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Ralph VAUGHAN WILLIAMS (1872-1958)
CD 1 [74:54]
The Wasps - Overture (1909) [8:26]
Fantasia on a Theme by Thomas Tallis (1938) [16:35]
Oboe Concerto in A minor (1934) [18:14]
Symphony No. 4 in F minor (1907) [31:10]
CD 2 [76:01]
Symphony No. 5 in D (1943) [39:28]
Symphony No. 6 in E minor (1943) [36:27]
Bournemouth Symphony Orchestra/Constantin Silvestri (Wasps; Tallis)
Gerald Jarvis (violin); Robert Growcott (violin); Cedric Morgan (viola); Alan Turner (cello) (Tallis); John Williams (oboe); Bournemouth Symphony Orchestra/Paavo Berglund (Oboe; 6); Royal Philharmonic Orchestra/Sir Alexander Gibson (5). Royal Philharmonic Orchestra/Paavo Berglund (4).
rec. Winchester Cathedral, 5 (Tallis), 6 (Wasps) September 1967; No. 1 Studio, Abbey Road, 30 December 1974 (Oboe); No. 1 Studio, Abbey Road, 29-30 October 1979 (4); No. 1 Studio, Abbey Road, 25-26 May 1982 (5); Kingsway Hall, London, 17-18 June 1974 (6). ADD/DDD
EMI CLASSICS BRITISH COMPOSERS 2161462 [74:54 + 76:01] 

 

Experience Classicsonline


Wondered what was missing from Sargent's recently reissued Wasps overture? Listen to Silvestri and you will find out. There's a leaping dynamism about this playing and my is it fast! This is Silvestri injecting the Golovanov factor into Vaughan Williams. Even so he finds time for delicacy and the broad archetypical pastoral melody at 3:06 is as expansive as you could ask and, yes, as passionate. This is completely in keeping with his restlessly exuberant Elgar In the South - another treasure of the gramophone. Silvestri's Tallis Fantasia is spiritual, centre-anchored and sensational just like the sound-image. Be assured it does not feel rushed. It does sometimes feel romanticised. It sings and prays with such ardent conviction.
 

The Oboe Concerto is dedicated to Leon Goossens. It is a plaintively singing work and John Williams’ oboe is a modest and gracious presence, recorded to match. The Concerto's first two movements serenade the countryside. A chilly but not confounding wind blows through the finale like a Moeran scherzo. There is a defiant delight and a sweeping ecstasy about this writing as at 1.20 in III. The Bax-dedicated Fourth Symphony was recorded first by the composer with the BBC Symphony Orchestra who also premiered it with the composer (Dutton and Naxos now). Berglund is a fine advocate and this symphony suits his temperament well. It is a dark interpretation and one which takes the work close in the second movement to Sibelius's own Fourth, a work which Berglund would have been even more familiar with. Berglund is in best fettle with the scherzo and finale; the latter accelerant-laced and tramping forward at a faster than usual pace. Perhaps this could have done with a lick of the Silvestri paint for added vivid colouring but it impresses in its own dour right.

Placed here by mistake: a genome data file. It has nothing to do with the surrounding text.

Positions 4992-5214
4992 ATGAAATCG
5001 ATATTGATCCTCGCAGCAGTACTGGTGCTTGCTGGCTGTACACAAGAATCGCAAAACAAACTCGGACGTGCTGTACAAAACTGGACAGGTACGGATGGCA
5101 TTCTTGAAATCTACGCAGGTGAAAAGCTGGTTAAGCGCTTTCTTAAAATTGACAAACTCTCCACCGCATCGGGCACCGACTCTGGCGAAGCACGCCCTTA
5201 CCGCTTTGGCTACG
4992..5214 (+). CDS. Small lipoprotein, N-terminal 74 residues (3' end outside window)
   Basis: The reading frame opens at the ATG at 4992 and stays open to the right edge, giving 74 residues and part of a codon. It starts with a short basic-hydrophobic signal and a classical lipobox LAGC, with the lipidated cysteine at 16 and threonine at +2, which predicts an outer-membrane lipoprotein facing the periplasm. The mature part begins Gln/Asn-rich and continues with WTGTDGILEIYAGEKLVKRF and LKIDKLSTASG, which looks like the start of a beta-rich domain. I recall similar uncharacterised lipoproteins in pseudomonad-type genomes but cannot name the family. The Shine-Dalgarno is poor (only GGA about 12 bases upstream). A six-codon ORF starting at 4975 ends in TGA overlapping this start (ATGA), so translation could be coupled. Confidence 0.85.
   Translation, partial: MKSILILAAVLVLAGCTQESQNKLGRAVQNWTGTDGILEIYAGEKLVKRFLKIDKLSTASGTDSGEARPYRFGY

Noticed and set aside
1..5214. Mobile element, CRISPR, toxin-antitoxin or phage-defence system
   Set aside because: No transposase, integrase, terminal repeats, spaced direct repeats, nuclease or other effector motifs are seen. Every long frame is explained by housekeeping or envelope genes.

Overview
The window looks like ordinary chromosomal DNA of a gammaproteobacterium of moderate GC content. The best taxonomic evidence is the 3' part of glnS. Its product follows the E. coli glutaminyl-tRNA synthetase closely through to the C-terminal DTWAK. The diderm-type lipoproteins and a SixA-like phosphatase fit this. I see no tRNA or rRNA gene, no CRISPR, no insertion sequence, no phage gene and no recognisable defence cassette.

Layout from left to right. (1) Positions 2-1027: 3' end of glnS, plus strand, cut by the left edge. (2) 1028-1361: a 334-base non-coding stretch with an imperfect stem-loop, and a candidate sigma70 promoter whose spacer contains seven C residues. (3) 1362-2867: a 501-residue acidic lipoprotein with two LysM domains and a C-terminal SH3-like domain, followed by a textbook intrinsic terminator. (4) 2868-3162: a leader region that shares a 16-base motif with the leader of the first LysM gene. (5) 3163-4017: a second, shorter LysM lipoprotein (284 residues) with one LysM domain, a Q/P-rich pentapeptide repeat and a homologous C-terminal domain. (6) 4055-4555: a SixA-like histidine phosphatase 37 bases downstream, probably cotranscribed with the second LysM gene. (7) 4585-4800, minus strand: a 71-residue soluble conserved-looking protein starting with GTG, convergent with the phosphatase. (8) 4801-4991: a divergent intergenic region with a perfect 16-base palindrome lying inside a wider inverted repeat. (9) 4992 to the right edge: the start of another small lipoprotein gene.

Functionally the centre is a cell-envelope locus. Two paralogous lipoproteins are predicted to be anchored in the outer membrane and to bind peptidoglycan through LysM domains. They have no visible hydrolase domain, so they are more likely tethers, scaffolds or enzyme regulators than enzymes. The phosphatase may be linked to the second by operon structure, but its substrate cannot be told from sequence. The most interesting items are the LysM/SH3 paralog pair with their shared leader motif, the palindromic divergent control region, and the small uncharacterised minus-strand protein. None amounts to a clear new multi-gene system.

CD1 coincides with EMI CDM 5665392 which has been available as a single CD since 1997. The second CD in this set includes recordings new to the catalogue. The RPO prove themselves a virtuoso orchestra as they did for Temirkanov when they recorded the Tchaikovsky symphonies with him for BMG-RCA. 

The RPO are centre-stage for a rarity - Gibson's reading of the Fifth Symphony here taken at a contemplative tack spanning nearly 40 minutes. This is as against Barbirolli's 38 minutes. Bound up in a complicated knot of links with Bunyan's Pilgrim's Progress this is a work of seraphically peaceful benediction. That it should emerge in wartime perhaps emphasises the need from which the music arose - an emollient, a honeyed healing for pain and loss. The natural and detailed sound-image for Gibson's Fifth is entirely fitting and the chirping and sappy woodwind fit the bill to perfection. Gibson insists on ‘world enough and time’ and the steady pacing only seems to falter and lumber in the finale although it does work extremely well from 1:32 onwards. 

Doubts there are none in connection with the whirlwind and desolation that Berglund and the BSO make of the Sixth Symphony. This recording has never previously made it to CD which is a great surprise given its excellence. It is searing, stirring and terrifying. The saxophone puts in a leering and noticeable appearance. The wind lines are superbly articulated by Berglund’s players. One is very conscious of his point-making but the results are gratifying. The BSO strings sing out in clean-limbed eloquence, for instance at 4:03 in the first movement. 

The Fifth Symphony is from 1943. The Sixth was written between 1944 and 1947 being premiered in 1948 when the composer was 76. There were still three more symphonies to come. Berglund was good at the Fourth Symphony and is equally well attuned to the almost Shostakovich-like Sixth. Its desolation is not a million miles from the searing adagios of the Russian composer's wartime symphonies.

For all that we are spoilt with so many complete RVW symphony cycles each of the versions here have something to tell us and to enthral.

Rob Barnett


 




 


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